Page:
Why “World Of Warcraft” Is Banned In Crimea

Feb 08, 2015 at 10:06 AM ET

A number of Crimean gamers are complaining that they have been blocked from accessing the online communities attached to “massively multiplayer” titles such as Diablo and World of Warcraft. Some are attributing the service blackout to the U.S. Department of the Treasury.

The theory that the U.S. is behind the shutdown comes from the recent signing of an executive order banning the import and export of American tech products and services to Crimea. Secondhand reports posted to gaming forums and social media, however, suggest that some users in Crimea may still have access.

One user on VKontakte shared a message he received from Blizzard Entertainment, the creator of World of Warcraft, as a response to a complaint he filed to the company:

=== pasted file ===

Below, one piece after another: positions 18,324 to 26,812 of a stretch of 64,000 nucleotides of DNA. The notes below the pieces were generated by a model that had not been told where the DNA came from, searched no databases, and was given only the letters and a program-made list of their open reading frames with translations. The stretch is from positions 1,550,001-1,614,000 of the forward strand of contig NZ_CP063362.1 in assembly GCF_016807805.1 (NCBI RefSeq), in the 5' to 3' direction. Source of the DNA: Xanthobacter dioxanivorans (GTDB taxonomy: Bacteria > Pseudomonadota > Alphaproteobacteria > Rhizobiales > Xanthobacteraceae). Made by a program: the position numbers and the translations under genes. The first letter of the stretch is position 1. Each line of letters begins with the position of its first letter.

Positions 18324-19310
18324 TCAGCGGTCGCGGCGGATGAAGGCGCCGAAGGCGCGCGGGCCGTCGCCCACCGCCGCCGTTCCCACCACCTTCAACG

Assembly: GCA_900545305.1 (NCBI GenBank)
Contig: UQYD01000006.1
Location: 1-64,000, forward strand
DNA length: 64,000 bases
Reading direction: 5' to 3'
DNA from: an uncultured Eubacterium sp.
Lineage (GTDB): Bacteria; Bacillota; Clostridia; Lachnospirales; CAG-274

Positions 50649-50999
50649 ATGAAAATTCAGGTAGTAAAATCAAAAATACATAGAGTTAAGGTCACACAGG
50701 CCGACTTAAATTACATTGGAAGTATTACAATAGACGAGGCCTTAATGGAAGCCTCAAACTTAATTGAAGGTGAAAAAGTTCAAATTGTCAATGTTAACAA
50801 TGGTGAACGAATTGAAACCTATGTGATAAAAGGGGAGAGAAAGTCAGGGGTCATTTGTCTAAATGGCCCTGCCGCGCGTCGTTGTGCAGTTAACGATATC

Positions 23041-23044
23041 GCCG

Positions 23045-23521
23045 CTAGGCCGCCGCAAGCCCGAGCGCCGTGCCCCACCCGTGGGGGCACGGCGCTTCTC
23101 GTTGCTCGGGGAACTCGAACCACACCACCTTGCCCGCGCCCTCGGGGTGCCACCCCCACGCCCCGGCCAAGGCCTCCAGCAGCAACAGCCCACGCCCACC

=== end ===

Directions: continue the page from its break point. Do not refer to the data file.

“Blizzard is obliged to to comply with legal trade restrictions in some countries/regions. It doesn’t allow us to give back refunds or credit, nor to provide any other service to the accounts owners in those regions. Blizzard will cancel this measure as soon as the U.S. law allows it. As we can’t provide more information, we won’t be able to answer further questions.”

Blizzard started blocking the accounts of Crimean players. “World of Warcraft” is no longer available in the peninsula.

Since the beginning of January, several major American companies have stopped cooperating with Crimean developers and residents. Apple, Google and PayPal are among the companies said to have blocked most of their services in that area. All this is due to Russia’s annexation of the region, a move the U.S. government considers illegal.